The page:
Maybe the secret to getting consumers to start demanding active safety technology in their new cars is that cute little insurance lizard.
The largest insurers do not currently offer discounts to consumers for buying autos with collision avoidance systems like automatic emergency braking, adaptive cruise control, and lane departure warnings.
The lack of incentive could hold up faster adoption of such technology and lead to more fatalities than necessary. That’s the argument put forth in a new blog post, titled “U.S. Car Insurers Have Blood on their Hands” by Roger Lanctot, associate director of the Global Automotive Practice at Strategy Analytics. (Even he concedes that the headline might be a “bit of an overstatement.”)
Lanctot argues that the Insurance Institute for Highway Safety, the research arm of the insurance industry, has published ambiguous data on the efficacy of such collision avoidance systems, which has allowed insurers to justify not giving discounts for them, even as the industry move toward self-driving cars will make them more prevalent.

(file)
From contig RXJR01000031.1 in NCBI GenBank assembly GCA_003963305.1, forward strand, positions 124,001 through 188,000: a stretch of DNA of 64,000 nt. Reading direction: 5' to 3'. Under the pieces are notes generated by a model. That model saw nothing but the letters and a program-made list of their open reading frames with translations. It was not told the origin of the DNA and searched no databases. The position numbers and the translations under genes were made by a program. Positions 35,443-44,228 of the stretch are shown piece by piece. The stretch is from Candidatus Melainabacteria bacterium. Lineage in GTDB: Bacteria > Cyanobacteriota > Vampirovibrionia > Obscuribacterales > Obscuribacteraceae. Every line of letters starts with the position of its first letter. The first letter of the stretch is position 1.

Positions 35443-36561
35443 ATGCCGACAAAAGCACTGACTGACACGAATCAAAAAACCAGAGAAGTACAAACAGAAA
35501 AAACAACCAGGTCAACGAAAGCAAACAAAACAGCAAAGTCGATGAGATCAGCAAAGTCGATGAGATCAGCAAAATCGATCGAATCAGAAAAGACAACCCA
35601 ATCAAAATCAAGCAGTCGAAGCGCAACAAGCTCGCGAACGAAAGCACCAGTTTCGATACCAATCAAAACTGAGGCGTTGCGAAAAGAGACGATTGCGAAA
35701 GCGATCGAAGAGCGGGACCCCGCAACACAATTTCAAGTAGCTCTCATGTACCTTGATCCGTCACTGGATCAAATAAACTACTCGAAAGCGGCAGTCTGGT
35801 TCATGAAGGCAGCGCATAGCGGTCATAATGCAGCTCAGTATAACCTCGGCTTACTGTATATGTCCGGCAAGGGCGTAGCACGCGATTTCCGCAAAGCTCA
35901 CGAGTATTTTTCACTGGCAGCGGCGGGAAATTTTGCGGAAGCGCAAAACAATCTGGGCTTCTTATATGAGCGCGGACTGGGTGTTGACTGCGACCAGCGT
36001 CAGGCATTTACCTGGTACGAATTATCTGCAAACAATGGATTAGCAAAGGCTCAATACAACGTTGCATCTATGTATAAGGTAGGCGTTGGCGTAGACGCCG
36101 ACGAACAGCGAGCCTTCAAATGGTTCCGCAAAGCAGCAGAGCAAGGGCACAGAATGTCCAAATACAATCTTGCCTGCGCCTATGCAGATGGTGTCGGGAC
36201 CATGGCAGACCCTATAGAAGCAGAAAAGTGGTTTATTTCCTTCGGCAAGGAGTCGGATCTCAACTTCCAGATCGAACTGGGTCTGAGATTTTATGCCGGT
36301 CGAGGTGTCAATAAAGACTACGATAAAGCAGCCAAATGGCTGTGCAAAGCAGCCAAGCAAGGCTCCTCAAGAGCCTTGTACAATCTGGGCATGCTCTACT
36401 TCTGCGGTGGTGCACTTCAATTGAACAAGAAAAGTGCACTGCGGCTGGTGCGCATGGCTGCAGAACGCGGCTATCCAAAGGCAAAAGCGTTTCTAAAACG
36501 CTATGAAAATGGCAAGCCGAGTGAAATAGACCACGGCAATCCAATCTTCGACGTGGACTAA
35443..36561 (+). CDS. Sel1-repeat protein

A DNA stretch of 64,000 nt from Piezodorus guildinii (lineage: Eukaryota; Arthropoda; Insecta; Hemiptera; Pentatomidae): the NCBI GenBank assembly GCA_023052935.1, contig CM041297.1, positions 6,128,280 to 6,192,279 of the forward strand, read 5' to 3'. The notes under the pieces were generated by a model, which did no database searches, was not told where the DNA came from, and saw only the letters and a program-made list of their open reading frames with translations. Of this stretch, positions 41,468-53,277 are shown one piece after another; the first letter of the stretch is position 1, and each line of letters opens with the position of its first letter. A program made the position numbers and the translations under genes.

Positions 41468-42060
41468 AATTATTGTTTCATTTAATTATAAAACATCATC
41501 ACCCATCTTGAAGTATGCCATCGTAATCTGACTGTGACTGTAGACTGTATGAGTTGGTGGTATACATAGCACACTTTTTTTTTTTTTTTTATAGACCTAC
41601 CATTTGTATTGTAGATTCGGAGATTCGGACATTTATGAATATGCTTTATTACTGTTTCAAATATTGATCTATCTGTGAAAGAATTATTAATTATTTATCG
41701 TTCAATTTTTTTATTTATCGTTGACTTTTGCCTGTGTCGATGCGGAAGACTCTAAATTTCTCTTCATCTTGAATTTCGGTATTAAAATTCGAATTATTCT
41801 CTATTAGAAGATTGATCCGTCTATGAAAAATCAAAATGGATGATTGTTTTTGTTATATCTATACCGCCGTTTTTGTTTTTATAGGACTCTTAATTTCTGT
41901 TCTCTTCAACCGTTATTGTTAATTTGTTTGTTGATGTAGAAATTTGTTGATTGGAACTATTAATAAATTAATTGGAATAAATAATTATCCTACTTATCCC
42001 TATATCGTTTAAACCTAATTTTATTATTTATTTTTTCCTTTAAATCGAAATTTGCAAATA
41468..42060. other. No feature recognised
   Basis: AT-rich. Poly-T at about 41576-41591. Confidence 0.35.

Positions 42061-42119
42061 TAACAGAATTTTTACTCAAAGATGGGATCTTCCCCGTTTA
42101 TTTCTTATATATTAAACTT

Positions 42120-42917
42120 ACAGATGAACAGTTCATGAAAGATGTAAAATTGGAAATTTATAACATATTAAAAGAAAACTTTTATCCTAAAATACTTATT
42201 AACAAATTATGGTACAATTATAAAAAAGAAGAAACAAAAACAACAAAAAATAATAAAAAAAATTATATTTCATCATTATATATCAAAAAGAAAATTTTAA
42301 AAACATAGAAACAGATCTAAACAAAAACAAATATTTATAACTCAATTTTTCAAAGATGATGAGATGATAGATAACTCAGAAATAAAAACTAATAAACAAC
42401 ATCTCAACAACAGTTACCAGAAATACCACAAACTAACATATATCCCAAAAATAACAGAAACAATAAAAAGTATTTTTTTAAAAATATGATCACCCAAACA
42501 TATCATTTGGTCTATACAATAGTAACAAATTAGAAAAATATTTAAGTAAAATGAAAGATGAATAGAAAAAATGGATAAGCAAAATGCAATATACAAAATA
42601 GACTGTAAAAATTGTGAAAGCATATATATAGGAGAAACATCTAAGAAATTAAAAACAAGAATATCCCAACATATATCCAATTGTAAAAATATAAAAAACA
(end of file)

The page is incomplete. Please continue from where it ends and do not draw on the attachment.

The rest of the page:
“The implication is that the broader adoption and market penetration of safety systems actually threatens the livelihood of the insurance companies,” he writes. “Fewer claims mean a smaller overall market as premiums inexorably decline.”
In addition to insurance discounts, Lanctot suggests that the federal government impose “fatality-reduction goals,” on automakers just as they do vehicle emissions reduction and fuel efficiency goals.
“The reality is that claims are on the rise as the number of older drivers grows and as texting and driving among all demographic segments remains a challenge to driving safety,” Lanctot writes.